What’s your thoughts on people who have a dual diagnosis? How best do you think they can be supported? Do you know what services are available in your area?

If you or someone you know has a dual diagnosis and needs support, you may find this ‘Useful Mental Health Contactslist helpful. However, in the first instance (and where possible), please seek support from your GP.

Other posts you might find interesting:


  • Brooker, C., Repper, J., Beverley, C., Ferriter, M. & Brewer, N.l. (2002) Mental Health Services and Prisoners: A Review. Commissioned by Prison Healthcare Taskforce, Department of Health / Home Office. Sheffield: ScHARR, University of Sheffield.
  • Public Health England (2017) Better care for people with co-occurring mental health and alcohol/drug use conditions: A guide for commissioners and service providers
  • The Recovery Village Columbus (2020) What are co-occurring disorders. https://www.columbusrecoverycenter.com/treatment-programs/co-occurring-disorders/

Author: mentalhealth360.uk

Mum to two amazing sons. Following recovery from a lengthy psychotic episode, depression, anxiety and anorexia, I decided to train as a Mental Health Nurse and worked successfully in various settings before becoming a Ward Manager. I am a Mental Health First Aid Instructor and a Mental Health Awareness Trainer, Mental Health First Aid Youth and Mental Health Armed Forces Instructor. Just started my mental health from the other side blog.

23 thoughts on “Let’s break down dual diagnosis”

  1. Accept it, embrace it, learn about it because it is there and it’s not going away. We have some wards here who are for dual diagnosis. Though when I worked there it were people with a mental problem who used some substances. The mental problem was the biggest reason that they were there. Some people can smoke weed and drink and it doesn’t worsen their condition. When it did, we talked about it and tried to find solution. The addictive problems didn’t became that bad overnight and won’t go away with a quick fix. I kinda liked working there, it was always fun.

    1. No, it’s certainly not going away, particularly in diverse over-populated areas in big cities. Unfortunately, we had a large Afro-Caribbean community who saw it as culturally okay to smoke weed and while cannabis doesn’t ’cause’ schizophrenia, if someone is already vulnerable towards mental health problems, the cannabis will exaccerbate this. I loved working with the young lads, explaining their illness, their drug use, the impact and effects on not only them, but their families. It often took 2-3 times on Section 3 of the Mental Health Act (for up to six months) for them to realise that the weed really does make their symptoms worse. Many stopped using but of course, many didn’t. And this was what I found so frustrating.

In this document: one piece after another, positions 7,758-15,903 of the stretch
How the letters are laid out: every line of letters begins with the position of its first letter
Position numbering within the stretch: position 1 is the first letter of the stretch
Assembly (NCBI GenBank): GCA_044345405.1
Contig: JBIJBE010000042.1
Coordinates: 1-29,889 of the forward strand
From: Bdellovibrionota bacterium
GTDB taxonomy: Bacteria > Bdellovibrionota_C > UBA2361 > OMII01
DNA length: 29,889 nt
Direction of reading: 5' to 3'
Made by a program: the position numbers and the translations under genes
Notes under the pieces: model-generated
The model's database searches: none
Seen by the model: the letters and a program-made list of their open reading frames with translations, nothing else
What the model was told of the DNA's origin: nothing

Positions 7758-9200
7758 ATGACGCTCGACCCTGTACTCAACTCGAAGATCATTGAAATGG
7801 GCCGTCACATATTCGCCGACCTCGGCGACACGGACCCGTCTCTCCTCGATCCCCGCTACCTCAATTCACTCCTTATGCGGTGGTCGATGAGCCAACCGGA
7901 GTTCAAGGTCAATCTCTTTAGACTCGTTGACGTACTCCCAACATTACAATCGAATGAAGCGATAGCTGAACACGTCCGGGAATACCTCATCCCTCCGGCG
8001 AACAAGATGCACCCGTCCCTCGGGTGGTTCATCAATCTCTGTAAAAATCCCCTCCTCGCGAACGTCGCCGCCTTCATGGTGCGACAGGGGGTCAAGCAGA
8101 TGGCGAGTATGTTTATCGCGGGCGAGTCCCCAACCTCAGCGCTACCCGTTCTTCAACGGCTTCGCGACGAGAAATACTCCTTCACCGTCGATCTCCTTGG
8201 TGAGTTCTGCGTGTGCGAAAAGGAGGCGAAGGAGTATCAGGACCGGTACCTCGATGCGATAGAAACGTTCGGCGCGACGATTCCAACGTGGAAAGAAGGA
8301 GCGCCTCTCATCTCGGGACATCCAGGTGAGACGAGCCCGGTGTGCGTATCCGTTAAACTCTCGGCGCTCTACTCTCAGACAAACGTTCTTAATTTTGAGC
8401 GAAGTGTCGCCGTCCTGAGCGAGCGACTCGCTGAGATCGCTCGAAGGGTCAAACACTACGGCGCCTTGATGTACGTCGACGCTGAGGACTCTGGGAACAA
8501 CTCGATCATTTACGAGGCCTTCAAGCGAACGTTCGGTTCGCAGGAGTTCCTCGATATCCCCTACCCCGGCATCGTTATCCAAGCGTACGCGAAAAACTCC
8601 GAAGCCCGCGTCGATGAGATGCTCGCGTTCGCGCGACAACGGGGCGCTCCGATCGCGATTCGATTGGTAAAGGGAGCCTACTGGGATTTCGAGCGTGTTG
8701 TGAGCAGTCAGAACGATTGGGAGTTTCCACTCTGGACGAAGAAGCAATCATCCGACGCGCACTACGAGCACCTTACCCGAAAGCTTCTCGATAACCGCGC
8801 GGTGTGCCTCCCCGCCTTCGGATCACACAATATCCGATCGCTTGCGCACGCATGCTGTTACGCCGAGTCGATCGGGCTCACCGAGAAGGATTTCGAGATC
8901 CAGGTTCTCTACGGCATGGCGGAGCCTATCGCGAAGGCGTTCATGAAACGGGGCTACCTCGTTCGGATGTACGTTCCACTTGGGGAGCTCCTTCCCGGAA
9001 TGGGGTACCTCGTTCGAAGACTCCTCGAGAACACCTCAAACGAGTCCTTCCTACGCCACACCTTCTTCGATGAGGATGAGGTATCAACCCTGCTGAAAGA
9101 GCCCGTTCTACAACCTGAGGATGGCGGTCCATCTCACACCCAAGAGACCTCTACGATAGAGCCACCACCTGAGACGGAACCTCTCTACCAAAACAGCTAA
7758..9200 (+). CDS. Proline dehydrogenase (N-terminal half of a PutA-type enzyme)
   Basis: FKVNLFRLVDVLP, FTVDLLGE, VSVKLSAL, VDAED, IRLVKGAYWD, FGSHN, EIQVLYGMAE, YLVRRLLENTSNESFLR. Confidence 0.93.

1. It’s a process where you need to stick like glue to them but not always of course. We had those people too, the weed and all the problems that went with it. But you know, if I had those voices, honestly the only reason that I don’t smoke weed is because I need the control. I can’t let go. But I think sometimes, you need to escape and go through that process with the ups and the downs. And like you said very well, sometimes it’s easier for such a young man or woman to be a ‘smoker’, ‘a dopehead’ than ‘really’ crazy. It must be so frightening to live with some voices all the time. Can you blame them? And in some communities it is ok like you said but the quality of the weed isn’t anymore what it was in the sixties either. It’s much more chemical now, like a hard drug. They don’t sell the nice plants from Jamaica anymore. It’s just so fascinating isn’t it? I just love thinking and talking about it. I’m glad I found your blog!

      2. It’s great having you as someone to bounce ideas off too Kacha. We find the mind fascinating and the wonder of people never ceases to amaze us both 🙂 We both appear to have this unquenchable thirst for knowledge. So reading personal accounts and stuff written at my level is great. Easy to read but well written and informative 🙂

  2. It’s unfortunate that there’s not more integrated treatment options available. If someone is sent to two different treatment teams they’re probably going to be a lot less likely to actually access treatment.

    1. I know, this is what’s so frustrating for patients, mental health services and drug/alcohol services. We didn’t have a ward specifically for dual diagnosis so when someone was discharged from our m.h. in-patient wards, they were then referred to drug/alcohol services and seen as out-patients.

      I’m confused and frustrated — so how must dual diagnosi patients feel?

  3. Where I am in the states, addiction is considered a comorbid diagnosis for those who also have a mental health diagnosis. But the treatment is very split-a doctor for the mental health disorder, then there is a team who specialize in treatment of addiction and aid in recovery.